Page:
The techie legislator

The techie legislator

In one of the Congress hearings regarding the impeachment case of Chief Justice Sereno, the presence of IT consultant Helen Macasaet hired by the Supreme Court made national headlines due to the supposedly large salary she received during her tenure. In that same hearing, the head of MISO (Management Information Systems Office) was detailing the status of all the projects that were part of the EISP (Enterprise Information Systems Plan) – from completed to cancelled to pipeline – to which SAGIP Party List Representative Rodante Marcoleta responded, “What does that mean?”

For the BPO industry, the very transactional and seemingly robotic tasks that our customer service representatives do pose health risks (that is why it is required by law to have a clinic station per floor of the site facility). It remains largely unspoken, but there has been a growing number of deaths in this space due to the impact of their job on their overall health and well-being. Something must be done here to protect the welfare of our citizens in this industry.

In the recent event hosted by Global Chamber Manila, PiliPINASCon 2018 keynote speaker Marc Goodman emphasized the need to have more legislators coming from the science and technology community. Citing the risks that the connected world can inevitably bring forth, having lawmakers exposed to technology will help the government create more relevant policies to help improve, optimize and most especially secure public services provided to the citizenry and sustain technology-related industries that contribute to our GDP. This happy union of government and technology will also be critical in mapping out the architecture and digital security of the country as it gears up to be a more connected player, not only in the region but also globally.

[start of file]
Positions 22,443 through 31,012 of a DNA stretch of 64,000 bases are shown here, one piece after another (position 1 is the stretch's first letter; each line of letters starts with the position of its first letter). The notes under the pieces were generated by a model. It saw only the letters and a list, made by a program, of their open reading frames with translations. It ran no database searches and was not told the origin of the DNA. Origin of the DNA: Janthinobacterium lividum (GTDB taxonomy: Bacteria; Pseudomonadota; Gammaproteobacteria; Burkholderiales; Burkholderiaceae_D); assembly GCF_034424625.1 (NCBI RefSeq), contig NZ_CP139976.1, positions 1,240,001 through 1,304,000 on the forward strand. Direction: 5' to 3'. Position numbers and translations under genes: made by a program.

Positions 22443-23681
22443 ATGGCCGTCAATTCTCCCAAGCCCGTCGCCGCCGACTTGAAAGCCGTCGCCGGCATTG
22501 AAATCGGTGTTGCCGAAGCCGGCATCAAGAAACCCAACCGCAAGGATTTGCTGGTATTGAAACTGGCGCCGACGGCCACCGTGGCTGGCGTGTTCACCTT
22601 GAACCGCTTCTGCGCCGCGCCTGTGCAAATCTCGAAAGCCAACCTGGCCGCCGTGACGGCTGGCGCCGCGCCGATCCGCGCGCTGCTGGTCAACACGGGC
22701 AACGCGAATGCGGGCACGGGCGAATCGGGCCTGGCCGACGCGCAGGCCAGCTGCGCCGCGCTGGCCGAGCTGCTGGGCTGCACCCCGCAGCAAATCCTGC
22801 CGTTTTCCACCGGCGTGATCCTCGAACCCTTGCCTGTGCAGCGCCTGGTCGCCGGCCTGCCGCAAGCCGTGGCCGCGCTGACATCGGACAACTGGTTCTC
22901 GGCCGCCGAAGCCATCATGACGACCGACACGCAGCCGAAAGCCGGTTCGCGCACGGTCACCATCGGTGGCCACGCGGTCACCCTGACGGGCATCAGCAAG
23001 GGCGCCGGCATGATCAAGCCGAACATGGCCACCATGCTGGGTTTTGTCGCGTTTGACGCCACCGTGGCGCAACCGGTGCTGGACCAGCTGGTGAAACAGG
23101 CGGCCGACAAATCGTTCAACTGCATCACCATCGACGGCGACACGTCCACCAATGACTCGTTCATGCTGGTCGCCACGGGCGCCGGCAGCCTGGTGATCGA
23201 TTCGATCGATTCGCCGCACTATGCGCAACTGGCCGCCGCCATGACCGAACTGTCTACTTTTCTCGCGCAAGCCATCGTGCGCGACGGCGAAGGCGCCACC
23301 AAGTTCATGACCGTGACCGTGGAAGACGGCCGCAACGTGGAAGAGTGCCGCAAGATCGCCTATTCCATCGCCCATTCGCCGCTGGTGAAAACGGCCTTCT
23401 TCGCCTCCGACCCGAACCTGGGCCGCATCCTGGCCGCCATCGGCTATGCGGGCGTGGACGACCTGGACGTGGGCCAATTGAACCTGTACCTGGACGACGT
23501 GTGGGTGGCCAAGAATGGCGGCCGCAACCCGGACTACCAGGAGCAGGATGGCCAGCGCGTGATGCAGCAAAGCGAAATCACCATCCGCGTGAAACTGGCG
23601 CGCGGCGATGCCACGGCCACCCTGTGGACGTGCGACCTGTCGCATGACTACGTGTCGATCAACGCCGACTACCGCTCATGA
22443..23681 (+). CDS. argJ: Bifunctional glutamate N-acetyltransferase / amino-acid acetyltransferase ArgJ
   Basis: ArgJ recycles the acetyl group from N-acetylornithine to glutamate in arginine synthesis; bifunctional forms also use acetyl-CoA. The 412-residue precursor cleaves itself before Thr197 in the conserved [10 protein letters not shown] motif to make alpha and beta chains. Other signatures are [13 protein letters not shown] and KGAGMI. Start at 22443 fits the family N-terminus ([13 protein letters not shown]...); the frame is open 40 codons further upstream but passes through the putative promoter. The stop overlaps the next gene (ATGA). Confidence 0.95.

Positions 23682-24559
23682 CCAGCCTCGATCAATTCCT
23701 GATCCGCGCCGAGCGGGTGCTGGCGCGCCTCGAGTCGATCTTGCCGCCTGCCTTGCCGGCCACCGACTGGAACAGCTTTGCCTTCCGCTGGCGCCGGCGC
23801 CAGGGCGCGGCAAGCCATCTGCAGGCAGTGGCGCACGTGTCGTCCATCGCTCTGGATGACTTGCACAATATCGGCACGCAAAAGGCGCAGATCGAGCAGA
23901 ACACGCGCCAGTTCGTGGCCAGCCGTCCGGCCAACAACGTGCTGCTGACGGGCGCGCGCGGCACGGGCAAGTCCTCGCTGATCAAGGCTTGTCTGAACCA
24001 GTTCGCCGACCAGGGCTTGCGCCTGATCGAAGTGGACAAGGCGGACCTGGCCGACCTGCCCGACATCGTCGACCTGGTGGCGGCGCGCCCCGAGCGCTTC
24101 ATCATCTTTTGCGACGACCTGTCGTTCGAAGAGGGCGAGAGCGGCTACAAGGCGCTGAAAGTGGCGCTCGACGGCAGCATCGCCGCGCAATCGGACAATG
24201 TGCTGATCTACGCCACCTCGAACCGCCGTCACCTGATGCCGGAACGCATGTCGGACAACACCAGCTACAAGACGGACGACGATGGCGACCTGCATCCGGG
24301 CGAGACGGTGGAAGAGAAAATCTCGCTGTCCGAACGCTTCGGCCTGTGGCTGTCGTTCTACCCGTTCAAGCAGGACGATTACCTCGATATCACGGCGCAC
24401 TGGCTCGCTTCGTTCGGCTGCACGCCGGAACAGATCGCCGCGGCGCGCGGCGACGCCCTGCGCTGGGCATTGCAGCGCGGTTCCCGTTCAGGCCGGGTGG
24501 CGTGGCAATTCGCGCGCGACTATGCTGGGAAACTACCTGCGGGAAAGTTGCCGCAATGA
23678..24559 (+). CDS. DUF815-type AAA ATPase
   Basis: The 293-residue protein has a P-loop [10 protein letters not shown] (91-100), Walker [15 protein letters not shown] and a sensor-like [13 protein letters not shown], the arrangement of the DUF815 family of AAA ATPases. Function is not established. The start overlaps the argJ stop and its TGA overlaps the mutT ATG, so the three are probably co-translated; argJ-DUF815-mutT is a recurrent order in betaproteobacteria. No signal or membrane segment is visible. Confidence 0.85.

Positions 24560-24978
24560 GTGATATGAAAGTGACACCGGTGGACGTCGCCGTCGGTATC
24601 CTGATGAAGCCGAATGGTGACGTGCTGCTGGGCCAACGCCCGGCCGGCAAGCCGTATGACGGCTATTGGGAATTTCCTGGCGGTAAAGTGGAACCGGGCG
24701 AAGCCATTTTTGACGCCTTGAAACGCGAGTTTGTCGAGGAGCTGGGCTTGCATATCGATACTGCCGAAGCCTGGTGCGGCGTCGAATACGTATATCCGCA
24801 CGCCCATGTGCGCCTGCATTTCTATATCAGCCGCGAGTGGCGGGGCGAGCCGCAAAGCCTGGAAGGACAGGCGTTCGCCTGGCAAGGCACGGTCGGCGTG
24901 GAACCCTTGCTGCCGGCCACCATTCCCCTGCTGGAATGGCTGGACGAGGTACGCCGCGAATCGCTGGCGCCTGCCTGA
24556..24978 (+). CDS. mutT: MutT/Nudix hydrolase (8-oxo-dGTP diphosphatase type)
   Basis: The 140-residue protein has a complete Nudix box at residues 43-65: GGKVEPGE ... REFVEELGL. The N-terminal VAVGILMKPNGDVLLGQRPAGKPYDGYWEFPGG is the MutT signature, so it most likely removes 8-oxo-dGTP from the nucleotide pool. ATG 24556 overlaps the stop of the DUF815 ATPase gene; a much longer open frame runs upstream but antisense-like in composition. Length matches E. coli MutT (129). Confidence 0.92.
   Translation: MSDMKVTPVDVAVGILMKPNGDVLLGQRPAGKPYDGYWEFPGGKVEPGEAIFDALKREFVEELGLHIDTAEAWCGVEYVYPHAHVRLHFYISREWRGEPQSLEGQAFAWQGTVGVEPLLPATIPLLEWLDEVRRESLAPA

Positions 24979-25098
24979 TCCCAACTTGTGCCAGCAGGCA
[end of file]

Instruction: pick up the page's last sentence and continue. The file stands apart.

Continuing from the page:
The US has begun this journey as early as 2009 when it appointed Aneesh Chopra as its first National CTO during the Obama administration. New Zealand has also been looking around for its national CTO to run the digital policy making, among other things. GIC, which is one of two sovereign wealth funds responsible for managing the financial future of Singapore, has also recently appointed former Singtel Group CIO Wu Choy Peng as its new CTO.

Many industries are now run by technology, or at the very least, affected by technology. This is why it is imperative that the people running our country have a decent grasp of technology in order to ensure that the operations of the government become seamless and effective with minimal bureaucracy and red tape. Our President talks about the idea of the “ease of doing business” in the Philippines, but given that these government systems are yet to be connected digitally and overall, it remains to be a painful process just to set up your own business in the country. Similarly, legislation on how to protect our citizens in technology-related industries would be vital in sustaining this business.

To accelerate digitization, it would be helpful to consider having a national CTO for the Philippines to digitally architect the country, much like how urban planners would plan out our infrastructure in the analog world. Not only will the CTO be responsible in the digital architecture, but he will also be able to contribute to the policy making of our legislators so that hopefully, whenever we go listen to yet another hearing, we will not have to cringe when we hear the question, “what does that mean?”

In parallel, voters must be mindful, too, of the technology intelligence (or the lack of it) quotient of public officials that are running for office, especially in the upcoming senatorial elections in 2019.

Kay Calpo Lugtu is an executive at a multinational business process outsourcing company. She is likewise the deputy director of Global Chamber Manila. Her advocacies include data privacy, financial literacy, and nation-building. The author may be reached at or, to the more cautious, at Opinions expressed are her own.